developers that question. Perhaps they simply don't know/like Java very
    much?

    >
    > iTunes (Mac or Windows)


    JMF, the Java Media Framework, is something of a mess (IMHO). Poorly
    documented and poor support means processing media files is a bit of a pain.
    That said, check out http://jajuk.sourceforge.net/

    > Skype (Mac, Windows, Linux)


    Can't think of any reason why not.

    > OpenOffice (Just about anything AFAIK)


    Apparently, politics was a factor in limiting the amount of Java in OO.
    See http://en.wikipedia.org/wiki/OpenOffice.org#Java_controversy That said,
    some portions of OO are indeed written in Java.

    > Firefox (same)


    Can't think of any reason why not. Perhapse the fast start-up time was a
    key requirement.

    > Thunderbird (same)


    Can't think of any reason why not.

    > Blender 3D Modeler


    Can't think of any reason why not. See http://aoi.sourceforge.net/index

    > Gaim (I think its cross-platform compatible)


    Can't think of any reason why not. See http://jclaim.sourceforge.net/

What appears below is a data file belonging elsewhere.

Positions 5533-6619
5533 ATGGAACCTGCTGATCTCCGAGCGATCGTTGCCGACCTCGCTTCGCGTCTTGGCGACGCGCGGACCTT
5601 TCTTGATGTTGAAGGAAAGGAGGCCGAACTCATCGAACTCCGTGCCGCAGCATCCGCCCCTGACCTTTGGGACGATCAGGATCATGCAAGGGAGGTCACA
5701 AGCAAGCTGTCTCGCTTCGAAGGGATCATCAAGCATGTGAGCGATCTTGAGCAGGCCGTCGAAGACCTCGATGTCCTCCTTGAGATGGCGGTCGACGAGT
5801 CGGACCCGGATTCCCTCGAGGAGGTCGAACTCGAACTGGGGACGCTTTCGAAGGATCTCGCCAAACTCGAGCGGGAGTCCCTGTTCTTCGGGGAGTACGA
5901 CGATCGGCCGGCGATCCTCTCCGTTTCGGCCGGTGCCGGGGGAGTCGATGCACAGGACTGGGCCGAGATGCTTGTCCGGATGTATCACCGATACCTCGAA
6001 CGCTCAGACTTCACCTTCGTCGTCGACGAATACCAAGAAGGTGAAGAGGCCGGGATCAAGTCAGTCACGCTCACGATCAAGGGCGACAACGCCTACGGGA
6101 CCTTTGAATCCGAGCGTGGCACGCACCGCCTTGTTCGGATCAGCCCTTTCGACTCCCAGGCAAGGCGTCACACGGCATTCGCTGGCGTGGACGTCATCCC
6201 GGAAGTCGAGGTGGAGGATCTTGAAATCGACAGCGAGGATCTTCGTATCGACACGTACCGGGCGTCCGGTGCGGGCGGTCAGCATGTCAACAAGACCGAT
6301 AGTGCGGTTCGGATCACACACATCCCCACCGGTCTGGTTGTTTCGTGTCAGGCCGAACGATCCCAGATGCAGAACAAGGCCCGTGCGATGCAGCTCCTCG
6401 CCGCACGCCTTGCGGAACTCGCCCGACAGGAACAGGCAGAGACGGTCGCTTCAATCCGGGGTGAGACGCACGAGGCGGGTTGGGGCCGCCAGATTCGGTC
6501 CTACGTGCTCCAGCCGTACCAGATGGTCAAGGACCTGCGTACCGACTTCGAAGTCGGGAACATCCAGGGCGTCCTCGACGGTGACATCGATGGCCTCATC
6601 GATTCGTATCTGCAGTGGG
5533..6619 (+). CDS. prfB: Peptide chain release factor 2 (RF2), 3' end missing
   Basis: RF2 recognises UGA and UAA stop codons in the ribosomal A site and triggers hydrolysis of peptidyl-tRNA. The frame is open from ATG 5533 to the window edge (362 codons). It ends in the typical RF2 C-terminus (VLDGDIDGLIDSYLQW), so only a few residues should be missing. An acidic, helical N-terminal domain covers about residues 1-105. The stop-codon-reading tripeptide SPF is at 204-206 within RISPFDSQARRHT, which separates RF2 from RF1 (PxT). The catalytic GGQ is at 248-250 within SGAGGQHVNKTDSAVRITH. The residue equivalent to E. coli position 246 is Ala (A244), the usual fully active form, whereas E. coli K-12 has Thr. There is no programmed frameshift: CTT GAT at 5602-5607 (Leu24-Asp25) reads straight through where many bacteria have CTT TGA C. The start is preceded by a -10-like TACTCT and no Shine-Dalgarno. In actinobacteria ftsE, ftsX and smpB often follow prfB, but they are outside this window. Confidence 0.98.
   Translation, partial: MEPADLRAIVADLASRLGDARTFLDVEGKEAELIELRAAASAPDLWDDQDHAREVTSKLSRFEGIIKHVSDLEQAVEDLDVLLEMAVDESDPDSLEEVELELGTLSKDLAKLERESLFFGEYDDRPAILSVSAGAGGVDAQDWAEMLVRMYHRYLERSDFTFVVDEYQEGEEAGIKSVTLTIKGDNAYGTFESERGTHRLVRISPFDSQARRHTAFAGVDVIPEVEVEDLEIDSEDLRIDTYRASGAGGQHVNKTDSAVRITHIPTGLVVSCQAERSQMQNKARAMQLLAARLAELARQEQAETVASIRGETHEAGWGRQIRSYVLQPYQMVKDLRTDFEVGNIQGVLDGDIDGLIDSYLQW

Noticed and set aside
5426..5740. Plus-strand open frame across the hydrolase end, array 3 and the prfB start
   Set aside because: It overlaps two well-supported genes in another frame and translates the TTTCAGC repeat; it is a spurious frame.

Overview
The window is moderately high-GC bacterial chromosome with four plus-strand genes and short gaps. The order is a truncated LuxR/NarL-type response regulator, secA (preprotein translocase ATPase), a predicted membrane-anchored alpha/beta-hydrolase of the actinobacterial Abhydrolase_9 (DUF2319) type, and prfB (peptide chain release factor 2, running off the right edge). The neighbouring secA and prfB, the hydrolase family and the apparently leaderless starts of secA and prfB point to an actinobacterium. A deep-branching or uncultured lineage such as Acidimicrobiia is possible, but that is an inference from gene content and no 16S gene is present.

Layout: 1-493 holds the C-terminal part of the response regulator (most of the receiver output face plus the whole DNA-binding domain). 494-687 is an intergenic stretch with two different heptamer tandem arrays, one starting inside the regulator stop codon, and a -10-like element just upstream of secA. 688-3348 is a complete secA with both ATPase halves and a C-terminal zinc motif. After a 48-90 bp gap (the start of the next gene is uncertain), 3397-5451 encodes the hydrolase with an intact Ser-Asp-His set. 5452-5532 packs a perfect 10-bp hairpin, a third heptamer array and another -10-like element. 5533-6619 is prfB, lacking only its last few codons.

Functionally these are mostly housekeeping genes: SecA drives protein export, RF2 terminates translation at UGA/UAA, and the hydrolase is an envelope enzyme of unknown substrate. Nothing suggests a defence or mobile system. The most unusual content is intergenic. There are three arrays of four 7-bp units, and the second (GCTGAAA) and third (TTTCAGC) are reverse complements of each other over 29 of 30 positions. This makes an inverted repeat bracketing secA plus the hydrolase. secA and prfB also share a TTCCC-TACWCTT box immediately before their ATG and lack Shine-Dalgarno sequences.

- Oliver
    Oliver Wong, Jul 11, 2006
    #3
  4. Joshua Jung

    Joshua Jung Guest

    > For applications in a controlled environment, e.g.,
    > running on a server, I would normally prefer Java.
    > For applications running on many different computers
    > that I don't control, and with enough users to justify
    > the extra cost of C++ development, I might prefer C++.
    >
    > Alan


    Thanks for your help! That makes quite a lot of sense... which is why I am
    now looking into wxWidgets. Appears to be a fairly solid platform and if
    necessary we could modify source as well.

    Thanks again,

    Josh <><
    Joshua Jung, Jul 11, 2006
    #4
  5. Joshua Jung

    Daniel Dyer Guest

    On Tue, 11 Jul 2006 20:22:32 +0100, Joshua Jung <joshua <@joshjung.com>>
    wrote:

    > Hello all you wonderful experts :D
    >
    > I am currently doing some research for a startup company and am looking
    > at
    > what language we should use to program our client/server GUI application.
    > Our target audience is all home PC and Mac users and small businesses.
    >